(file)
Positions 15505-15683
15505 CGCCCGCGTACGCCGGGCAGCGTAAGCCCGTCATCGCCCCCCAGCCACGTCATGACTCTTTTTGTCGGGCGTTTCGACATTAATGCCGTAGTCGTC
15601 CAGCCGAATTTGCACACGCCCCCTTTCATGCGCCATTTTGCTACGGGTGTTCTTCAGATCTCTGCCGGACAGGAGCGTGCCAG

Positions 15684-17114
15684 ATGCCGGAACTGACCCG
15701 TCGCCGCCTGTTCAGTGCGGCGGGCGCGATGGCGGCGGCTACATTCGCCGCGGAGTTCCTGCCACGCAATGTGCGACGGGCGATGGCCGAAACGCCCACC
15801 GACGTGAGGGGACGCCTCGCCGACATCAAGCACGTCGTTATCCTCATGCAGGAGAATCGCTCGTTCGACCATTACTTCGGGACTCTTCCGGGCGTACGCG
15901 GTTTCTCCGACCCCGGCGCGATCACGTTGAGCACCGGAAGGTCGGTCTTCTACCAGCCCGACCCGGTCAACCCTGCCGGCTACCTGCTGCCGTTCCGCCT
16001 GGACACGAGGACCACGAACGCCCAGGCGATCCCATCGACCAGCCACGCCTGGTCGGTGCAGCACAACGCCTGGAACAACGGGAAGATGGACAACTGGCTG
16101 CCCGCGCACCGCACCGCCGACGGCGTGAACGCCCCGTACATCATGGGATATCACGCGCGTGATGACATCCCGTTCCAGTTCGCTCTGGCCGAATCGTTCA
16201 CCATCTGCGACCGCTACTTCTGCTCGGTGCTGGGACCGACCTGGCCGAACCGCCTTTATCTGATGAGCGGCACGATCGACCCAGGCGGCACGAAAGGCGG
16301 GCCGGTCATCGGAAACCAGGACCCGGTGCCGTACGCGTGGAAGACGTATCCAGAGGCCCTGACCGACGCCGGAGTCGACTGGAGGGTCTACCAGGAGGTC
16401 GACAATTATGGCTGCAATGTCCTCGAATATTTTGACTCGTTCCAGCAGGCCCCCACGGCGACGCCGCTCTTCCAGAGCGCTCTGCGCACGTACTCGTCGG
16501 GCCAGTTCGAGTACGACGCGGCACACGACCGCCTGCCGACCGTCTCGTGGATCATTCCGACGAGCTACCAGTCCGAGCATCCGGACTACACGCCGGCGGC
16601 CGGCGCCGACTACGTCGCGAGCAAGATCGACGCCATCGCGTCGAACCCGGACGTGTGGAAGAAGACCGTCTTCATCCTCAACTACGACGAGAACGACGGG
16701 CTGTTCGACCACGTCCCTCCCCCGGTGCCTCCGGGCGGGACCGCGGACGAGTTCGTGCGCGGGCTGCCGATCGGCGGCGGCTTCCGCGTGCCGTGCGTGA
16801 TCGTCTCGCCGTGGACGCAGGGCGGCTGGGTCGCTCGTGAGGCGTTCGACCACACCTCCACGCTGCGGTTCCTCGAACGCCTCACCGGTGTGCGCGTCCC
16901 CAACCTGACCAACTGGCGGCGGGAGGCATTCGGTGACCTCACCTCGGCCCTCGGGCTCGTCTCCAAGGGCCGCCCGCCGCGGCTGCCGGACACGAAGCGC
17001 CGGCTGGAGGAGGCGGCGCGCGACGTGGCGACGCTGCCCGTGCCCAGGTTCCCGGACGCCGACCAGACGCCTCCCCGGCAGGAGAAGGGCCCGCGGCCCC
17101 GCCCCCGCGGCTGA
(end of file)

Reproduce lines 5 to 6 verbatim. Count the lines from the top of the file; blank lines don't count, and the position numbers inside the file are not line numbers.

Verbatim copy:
15684 ATGCCGGAACTGACCCG
15701 TCGCCGCCTGTTCAGTGCGGCGGGCGCGATGGCGGCGGCTACATTCGCCGCGGAGTTCCTGCCACGCAATGTGCGACGGGCGATGGCCGAAACGCCCACC